That’s not to say some bigger names haven’t benefited too.
Silver said YouTube is credited with helping propel LEGO’s massive resurgence in the past decade after fans started making live-action videos with the toys reenacting cultural touchstones like Michael Jackson’s Beat It music video and Indiana Jones’ Raiders of the Lost Ark.
Today, toy giants LEGO, Mattel and Hasbro all run YouTube channels with varying degrees of original digital content. The popular series “Barbie: Life in the Dreamhouse” leaned heavily on YouTube, as did an animated series for the dolls in “Monster High” — both Mattel properties. Even Toys R Us is getting into the action with YouTube videos introducing the hottest toys.
“Toymakers want to go where the eyeballs are and a generation ago that was Saturday morning cartoons,” said Jason Moser, a toy analyst at the Motley Fool. “Today though, that dynamic has shifted with not only the move away from linear television but also the very redefining of what a TV is with the proliferation of mobile devices.”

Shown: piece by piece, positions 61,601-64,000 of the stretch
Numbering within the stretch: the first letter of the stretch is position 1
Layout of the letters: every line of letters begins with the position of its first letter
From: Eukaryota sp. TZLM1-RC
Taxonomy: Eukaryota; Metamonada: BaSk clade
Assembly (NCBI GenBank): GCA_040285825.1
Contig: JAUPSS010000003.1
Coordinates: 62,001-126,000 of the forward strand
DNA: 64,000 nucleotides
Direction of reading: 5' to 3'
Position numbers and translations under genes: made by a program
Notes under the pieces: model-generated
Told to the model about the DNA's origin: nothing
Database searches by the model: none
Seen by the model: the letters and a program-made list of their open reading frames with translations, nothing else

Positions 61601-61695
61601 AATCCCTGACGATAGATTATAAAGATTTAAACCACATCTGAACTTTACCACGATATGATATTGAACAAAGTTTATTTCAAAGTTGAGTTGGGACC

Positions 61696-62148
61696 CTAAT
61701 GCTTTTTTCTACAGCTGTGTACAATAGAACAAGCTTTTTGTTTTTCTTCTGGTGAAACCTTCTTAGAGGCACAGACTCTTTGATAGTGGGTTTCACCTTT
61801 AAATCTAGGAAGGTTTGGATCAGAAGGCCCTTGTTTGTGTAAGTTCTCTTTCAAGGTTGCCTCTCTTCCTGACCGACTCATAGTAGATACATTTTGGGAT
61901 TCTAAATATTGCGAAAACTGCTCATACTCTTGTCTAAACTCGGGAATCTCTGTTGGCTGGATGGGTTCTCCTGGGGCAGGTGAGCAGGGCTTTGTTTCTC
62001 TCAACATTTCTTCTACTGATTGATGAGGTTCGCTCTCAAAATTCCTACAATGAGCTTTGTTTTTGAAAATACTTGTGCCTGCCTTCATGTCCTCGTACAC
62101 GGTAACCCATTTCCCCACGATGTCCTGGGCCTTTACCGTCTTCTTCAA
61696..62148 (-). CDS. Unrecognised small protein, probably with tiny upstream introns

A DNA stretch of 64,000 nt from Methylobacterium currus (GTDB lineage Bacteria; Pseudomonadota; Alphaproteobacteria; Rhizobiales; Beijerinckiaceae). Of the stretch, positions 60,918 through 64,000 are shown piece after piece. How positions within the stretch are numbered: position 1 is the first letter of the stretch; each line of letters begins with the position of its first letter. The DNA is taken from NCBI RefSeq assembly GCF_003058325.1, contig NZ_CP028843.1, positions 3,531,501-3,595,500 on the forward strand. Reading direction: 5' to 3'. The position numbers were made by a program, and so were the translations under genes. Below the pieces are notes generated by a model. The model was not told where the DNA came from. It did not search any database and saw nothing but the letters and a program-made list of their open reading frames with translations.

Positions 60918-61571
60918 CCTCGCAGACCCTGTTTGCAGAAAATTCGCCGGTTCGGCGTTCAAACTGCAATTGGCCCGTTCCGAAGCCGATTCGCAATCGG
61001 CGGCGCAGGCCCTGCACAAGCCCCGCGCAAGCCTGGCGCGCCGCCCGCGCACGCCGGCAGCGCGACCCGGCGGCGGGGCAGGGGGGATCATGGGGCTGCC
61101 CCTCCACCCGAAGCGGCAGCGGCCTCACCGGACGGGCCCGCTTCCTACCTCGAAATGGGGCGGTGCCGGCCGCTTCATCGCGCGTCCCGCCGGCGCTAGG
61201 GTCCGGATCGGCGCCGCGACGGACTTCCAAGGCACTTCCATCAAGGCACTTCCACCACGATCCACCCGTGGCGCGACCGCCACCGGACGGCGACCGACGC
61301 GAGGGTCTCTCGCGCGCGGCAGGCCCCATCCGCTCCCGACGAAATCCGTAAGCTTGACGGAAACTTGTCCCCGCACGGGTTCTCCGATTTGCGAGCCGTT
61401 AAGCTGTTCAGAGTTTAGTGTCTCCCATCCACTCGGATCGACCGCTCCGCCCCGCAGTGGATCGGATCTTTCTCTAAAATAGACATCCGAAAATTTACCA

At least three-quarters of all U.S. children ages 8 and younger have access to a smartphone or tablet, according to Common Sense, a nonprofit organization that helps families promote safe technology and media for children.
Many of those kids are eschewing the big three of children’s programming — the Disney Channel, the Cartoon Network and Nickelodeon — for YouTube. There, they’re watching millions of hours of original content from brands as well as “unboxing” videos, a phenomenon in which amateur video creators unpack new toys on camera. (YouTube says Americans have watched 60 million hours of “unboxing” videos this year, already doubling last year’s total.)